DNA polymerase- α regulates type I interferon activation through cytosolic RNA:DNA synthesis
Whole genome sequencing identifies a recurrent intronic mutation as the cause of XLPDRWhole genome sequencing followed by targeted genotyping was performed. Pedigrees of eleven families with XLPDR analyzed here are shown, including seven new cases (place of origin is noted). Probands and relatives examined elsewhere in the paper are indicated (P1 to P21, and F1 to F3). Red arrows depict the probands whose DNA was analyzed by whole genome sequencing. Possible cases or carriers are indicated in gray. Results of genotyping for the intronic mutation in POLA1 are noted (A, wild-type allele; G, XLPDR-associated allele).
© Copyright Policy
Related In: Results  -  Collection

Show All Figures
getmorefigures.php?uid=PMC4836962&req=5

Figure 1: Whole genome sequencing identifies a recurrent intronic mutation as the cause of XLPDRWhole genome sequencing followed by targeted genotyping was performed. Pedigrees of eleven families with XLPDR analyzed here are shown, including seven new cases (place of origin is noted). Probands and relatives examined elsewhere in the paper are indicated (P1 to P21, and F1 to F3). Red arrows depict the probands whose DNA was analyzed by whole genome sequencing. Possible cases or carriers are indicated in gray. Results of genotyping for the intronic mutation in POLA1 are noted (A, wild-type allele; G, XLPDR-associated allele).
Mentions: Prior linkage analyses had mapped the XLPDR locus to a 4.9 Mb interval of the X chromosome20. However, Sanger and exome capture sequencing failed to identify any causal mutation. For the genetic analysis performed here, we included five of the seven known XLPDR families, as well as seven new families not previously reported (Fig. 1). The additional probands all displayed characteristic pigmentary changes of XLPDR, and most had the distinctive facies (Supplementary Fig. 1a). Skin biopsies from two new probands demonstrated the presence of melanophages and amyloid-like material in the upper dermis, as has been previously reported in XLPDR10 (Supplementary Fig. 1b).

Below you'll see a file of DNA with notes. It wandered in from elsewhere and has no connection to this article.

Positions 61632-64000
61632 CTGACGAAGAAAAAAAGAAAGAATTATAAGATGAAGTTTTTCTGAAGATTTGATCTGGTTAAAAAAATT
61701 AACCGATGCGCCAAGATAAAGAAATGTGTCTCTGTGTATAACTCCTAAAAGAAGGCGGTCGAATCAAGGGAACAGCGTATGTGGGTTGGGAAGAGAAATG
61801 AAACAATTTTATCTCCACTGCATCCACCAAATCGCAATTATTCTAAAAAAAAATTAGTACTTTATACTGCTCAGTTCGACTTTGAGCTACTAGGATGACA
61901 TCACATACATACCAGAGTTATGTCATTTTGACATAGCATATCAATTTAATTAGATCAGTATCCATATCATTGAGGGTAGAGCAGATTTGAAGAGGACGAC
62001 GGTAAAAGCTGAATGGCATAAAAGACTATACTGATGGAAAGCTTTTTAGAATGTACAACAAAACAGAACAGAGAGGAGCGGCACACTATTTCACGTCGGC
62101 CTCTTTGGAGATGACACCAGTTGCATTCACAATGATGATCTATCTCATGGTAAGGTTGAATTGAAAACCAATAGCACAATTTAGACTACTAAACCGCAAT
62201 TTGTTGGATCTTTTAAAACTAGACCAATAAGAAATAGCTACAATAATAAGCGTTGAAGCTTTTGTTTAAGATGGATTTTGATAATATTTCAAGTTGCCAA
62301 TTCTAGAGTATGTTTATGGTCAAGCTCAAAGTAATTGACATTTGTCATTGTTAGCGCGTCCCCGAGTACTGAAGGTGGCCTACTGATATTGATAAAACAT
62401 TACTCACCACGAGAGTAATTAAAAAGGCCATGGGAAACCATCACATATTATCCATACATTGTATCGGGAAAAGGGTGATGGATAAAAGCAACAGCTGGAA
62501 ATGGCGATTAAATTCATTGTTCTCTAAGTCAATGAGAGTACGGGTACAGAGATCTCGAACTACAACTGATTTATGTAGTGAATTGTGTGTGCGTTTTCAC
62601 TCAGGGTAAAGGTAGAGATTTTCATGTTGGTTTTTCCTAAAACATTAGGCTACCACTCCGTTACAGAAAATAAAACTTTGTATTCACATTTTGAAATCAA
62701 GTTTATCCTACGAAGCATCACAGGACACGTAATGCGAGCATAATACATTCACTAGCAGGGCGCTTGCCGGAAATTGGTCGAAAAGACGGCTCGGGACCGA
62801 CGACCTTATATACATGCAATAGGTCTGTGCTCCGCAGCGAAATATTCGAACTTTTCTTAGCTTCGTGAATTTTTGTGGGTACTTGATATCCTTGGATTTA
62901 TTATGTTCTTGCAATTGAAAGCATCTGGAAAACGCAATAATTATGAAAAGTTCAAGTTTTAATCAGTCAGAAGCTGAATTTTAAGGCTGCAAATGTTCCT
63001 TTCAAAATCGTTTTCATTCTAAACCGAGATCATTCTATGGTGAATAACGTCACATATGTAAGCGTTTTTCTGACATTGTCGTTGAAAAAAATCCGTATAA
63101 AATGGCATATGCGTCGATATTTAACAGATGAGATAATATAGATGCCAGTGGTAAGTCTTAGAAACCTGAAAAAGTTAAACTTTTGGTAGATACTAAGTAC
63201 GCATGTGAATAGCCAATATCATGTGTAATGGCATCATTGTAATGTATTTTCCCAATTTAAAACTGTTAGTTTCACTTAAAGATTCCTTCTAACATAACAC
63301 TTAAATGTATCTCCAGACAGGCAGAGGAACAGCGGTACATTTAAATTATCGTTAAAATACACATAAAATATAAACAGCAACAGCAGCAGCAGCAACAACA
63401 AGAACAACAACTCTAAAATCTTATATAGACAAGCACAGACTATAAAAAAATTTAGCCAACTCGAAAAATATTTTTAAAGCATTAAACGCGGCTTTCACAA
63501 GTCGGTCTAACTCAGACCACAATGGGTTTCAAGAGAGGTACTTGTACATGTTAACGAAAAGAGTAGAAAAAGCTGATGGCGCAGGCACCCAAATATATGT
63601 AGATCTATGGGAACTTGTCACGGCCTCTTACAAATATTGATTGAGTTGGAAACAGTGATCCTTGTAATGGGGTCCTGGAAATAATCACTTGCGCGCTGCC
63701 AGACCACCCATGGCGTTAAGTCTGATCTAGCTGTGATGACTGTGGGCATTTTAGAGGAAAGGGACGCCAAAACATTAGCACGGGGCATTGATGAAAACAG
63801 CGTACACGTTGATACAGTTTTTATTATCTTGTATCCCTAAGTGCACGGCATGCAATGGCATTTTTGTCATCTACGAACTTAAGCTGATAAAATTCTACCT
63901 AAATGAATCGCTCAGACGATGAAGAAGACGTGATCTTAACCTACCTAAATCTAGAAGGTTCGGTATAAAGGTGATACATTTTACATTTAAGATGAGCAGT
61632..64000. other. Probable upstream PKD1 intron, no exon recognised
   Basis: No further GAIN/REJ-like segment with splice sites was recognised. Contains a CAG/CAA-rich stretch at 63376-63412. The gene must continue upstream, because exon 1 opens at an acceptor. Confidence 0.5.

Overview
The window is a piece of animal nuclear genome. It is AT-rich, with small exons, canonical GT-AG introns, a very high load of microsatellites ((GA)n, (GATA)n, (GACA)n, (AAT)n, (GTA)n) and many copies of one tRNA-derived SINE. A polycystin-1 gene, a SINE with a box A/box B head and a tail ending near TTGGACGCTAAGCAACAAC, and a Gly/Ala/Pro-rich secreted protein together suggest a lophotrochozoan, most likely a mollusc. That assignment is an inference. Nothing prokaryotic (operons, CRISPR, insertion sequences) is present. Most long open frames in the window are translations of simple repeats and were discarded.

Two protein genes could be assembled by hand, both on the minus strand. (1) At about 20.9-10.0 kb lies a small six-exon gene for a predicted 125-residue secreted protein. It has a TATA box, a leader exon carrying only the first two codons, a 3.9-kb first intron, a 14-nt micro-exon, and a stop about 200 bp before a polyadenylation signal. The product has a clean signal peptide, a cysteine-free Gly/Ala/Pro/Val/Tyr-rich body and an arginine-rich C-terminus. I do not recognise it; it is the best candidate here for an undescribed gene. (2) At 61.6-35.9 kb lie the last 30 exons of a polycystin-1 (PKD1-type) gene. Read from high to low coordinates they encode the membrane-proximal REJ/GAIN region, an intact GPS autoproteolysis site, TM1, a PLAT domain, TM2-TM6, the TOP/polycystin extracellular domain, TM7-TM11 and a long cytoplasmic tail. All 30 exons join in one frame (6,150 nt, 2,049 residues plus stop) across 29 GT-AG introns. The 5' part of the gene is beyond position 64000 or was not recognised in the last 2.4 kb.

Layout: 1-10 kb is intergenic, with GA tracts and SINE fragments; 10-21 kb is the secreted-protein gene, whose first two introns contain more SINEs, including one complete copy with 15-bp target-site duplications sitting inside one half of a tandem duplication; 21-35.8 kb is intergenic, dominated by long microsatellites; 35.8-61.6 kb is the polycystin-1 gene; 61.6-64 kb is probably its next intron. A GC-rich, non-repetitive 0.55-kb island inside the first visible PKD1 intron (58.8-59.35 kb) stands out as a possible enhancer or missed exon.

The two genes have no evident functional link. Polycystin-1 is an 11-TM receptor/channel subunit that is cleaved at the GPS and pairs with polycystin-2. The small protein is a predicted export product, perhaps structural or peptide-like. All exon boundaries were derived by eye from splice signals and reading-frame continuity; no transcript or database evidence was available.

View Article: PubMed Central - PubMed

ABSTRACT

Aberrant nucleic acids generated during viral replication are the main trigger for antiviral immunity, and mutations disrupting nucleic acid metabolism can lead to autoinflammatory disorders. Here we investigated the etiology of X-linked reticulate pigmentary disorder (XLPDR), a primary immunodeficiency with autoinflammatory features. We discovered that XLPDR is caused by an intronic mutation that disrupts expression of POLA1, the gene encoding the catalytic subunit of DNA polymerase-α. Unexpectedly, POLA1 deficiency results in increased type I interferon production. This enzyme is necessary for RNA:DNA primer synthesis during DNA replication and strikingly, POLA1 is also required for the synthesis of cytosolic RNA:DNA, which directly modulates interferon activation. Altogether, this work identified POLA1 as a critical regulator of the type I interferon response.

No MeSH data available.